In *Samples and Populations*, students develop a sound, general sense about what makes a good sample size. Even with a random sampling strategy, descriptive statistics such as means and medians of the samples will vary from one sample to another. The potential accuracy of a sample statistic (i.e., as a predictor of the population statistic) improves with the size of the sample. As a rule of thumb, sample sizes of 25 to 30 are appropriate for most of the problems that students encounter at this level.

Sample data might be numerical or categorical, univariate or bivariate. Knowing the type of data helps us to determine the most appropriate measures of center and variability, and make choices of representations.

## Analyzing Distributions

The primary purpose of statistical analysis is to provide an accounting of the variability in collected data. In order to do this, it is generally very helpful to display and examine patterns in the distribution of data values. The distribution of data refers to the way data occur in a data set, necessitating a focus on aggregate features of data sets. When students work with data, they are often interested in the individual cases. However, statisticians like to look at the overall distribution of a data set. Distributions, unlike individual cases, have properties such as measures of central tendency (i.e., mean, median, mode) or spread (e.g., outliers, range, interquartile range, mean absolute deviation) or shape (e.g., clumps, gaps, symmetric, skewed).

### Designing representations

The graphs addressed in CMP3 serve three different purposes. First, there are graphs that summarize frequencies of occurrence of individual cases of data values, such as line plots, dot plots, and frequency bar graphs. Second, graphs can also be used to group cases in intervals. This is useful when there is greater variability in spread and/or few data values are identical so tallying frequencies is not helpful. The two graphs used that group cases in intervals are histograms and box-and-whisker plots (also called box plots). These graphs are discussed in *Data About Us* and *Samples and Populations*. Finally, in *Thinking With Mathematical Models*, coordinate graphs, like scatter plots, are used to show association between paired numerical variables.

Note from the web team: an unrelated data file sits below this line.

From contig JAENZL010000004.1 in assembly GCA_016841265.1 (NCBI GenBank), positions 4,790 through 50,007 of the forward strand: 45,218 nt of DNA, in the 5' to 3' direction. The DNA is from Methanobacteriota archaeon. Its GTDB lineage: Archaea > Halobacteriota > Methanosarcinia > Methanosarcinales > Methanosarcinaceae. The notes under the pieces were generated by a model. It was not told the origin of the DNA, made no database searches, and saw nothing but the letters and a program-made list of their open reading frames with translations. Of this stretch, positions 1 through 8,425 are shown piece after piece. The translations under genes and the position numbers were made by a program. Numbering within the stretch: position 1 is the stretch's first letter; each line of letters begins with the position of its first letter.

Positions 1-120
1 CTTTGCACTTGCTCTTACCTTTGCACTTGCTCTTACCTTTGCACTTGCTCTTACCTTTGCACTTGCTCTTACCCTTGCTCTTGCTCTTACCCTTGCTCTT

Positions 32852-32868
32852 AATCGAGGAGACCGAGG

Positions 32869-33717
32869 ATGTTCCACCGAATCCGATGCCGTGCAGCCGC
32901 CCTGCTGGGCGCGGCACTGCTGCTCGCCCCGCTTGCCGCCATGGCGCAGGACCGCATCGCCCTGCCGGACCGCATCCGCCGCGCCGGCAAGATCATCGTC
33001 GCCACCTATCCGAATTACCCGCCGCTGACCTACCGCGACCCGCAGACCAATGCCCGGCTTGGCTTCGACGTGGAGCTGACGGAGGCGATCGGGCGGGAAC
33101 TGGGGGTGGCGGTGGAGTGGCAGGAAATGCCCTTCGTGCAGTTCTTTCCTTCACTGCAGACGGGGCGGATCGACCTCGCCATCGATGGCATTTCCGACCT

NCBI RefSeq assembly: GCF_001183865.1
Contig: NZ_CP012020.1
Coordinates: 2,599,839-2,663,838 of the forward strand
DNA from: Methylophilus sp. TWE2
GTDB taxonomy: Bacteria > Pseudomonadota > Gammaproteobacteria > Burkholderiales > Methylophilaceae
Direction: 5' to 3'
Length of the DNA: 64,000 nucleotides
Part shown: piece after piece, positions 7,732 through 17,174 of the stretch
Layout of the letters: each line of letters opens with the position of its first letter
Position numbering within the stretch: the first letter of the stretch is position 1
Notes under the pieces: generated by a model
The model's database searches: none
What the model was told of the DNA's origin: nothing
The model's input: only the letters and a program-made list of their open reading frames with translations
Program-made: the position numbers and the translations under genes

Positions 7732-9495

Statistical graphs model real-world situations and facilitate analysis. Students have to select an appropriate type of graph model, label with appropriate units for the quantities under examination, and summarize with useful levels of accuracy. These ideas are part of a broad modeling strand, which gets explicit mention in the CCSSM for High School.

An important attribute of a graph is its shape. The shape of the graph may help answer such questions as:

- Which data values or intervals of values occur most frequently?
- Are there gaps in the data?
- Are there unusual data values or outliers?
- What data values or intervals of data appear to be typical?
- How can we describe the variability among the data values?
- Are there more data values at one end of the graph than at the other end?
- Do the variables appear to be related or not (bivariate data)?

Some of these questions can be answered with numerical measures, as well as with general observations based on looking at the graph of a distribution.

#### Measures of Center and Variability

There are several numerical measures of center or spread that are used to summarize distributions. These are essential tools in statistics. In CMP, students learn about three measures of central tendency: mode, median, and mean. Consider these data:

Name | Number of People in Household |
---|---|

Ollie | 2 |

Yarnell | 3 |

Gary | 3 |

Ruth | 4 |

Paul | 6 |

Brenda | 6 |

- In these data, there are two such values (3 and 6), so we say the distribution is bimodal. A distribution may be unimodal, bimodal, or multimodal.
- The median marks the location that divides a distribution into two equal parts. In these data, the median is 31⁄2 people.
- The mean is 4 people.

There are three interpretations of mean (or average) used in CMP.

- The fair share or evening out interpretation is looking at the data value that would occur if everyone received the same amount. This is the model emphasized in grades 6-8.
- The balance model is when differences from the mean “balance out” so that the sum of differences below and above the mean equal 0. This model is hinted at when students work with the MAD (mean absolute deviation) in
*Data About Us*and*Samples and Populations.* - The typical value is a general interpretation used more casually when students are being asked to think about the three measures of center and which to use.

It is important that students learn to make choices about which measure of center to choose to summarize for a distribution. Sometimes the choice is clear: the mean and median cannot be used with categorical data. Mode may be used with both categorical and numerical data. Sometimes the choice is less clear and students have to use their best judgment as to which measure provides a good description of what is typical of a distribution. The median is not influenced by values at the extremes of a distribution and so might be chosen if we do not want extremes to influence what is considered typical. The mean incorporates all values in a distribution and so is influenced by values at the extremes of a distribution. If we want these to influence what is considered typical we choose the mean.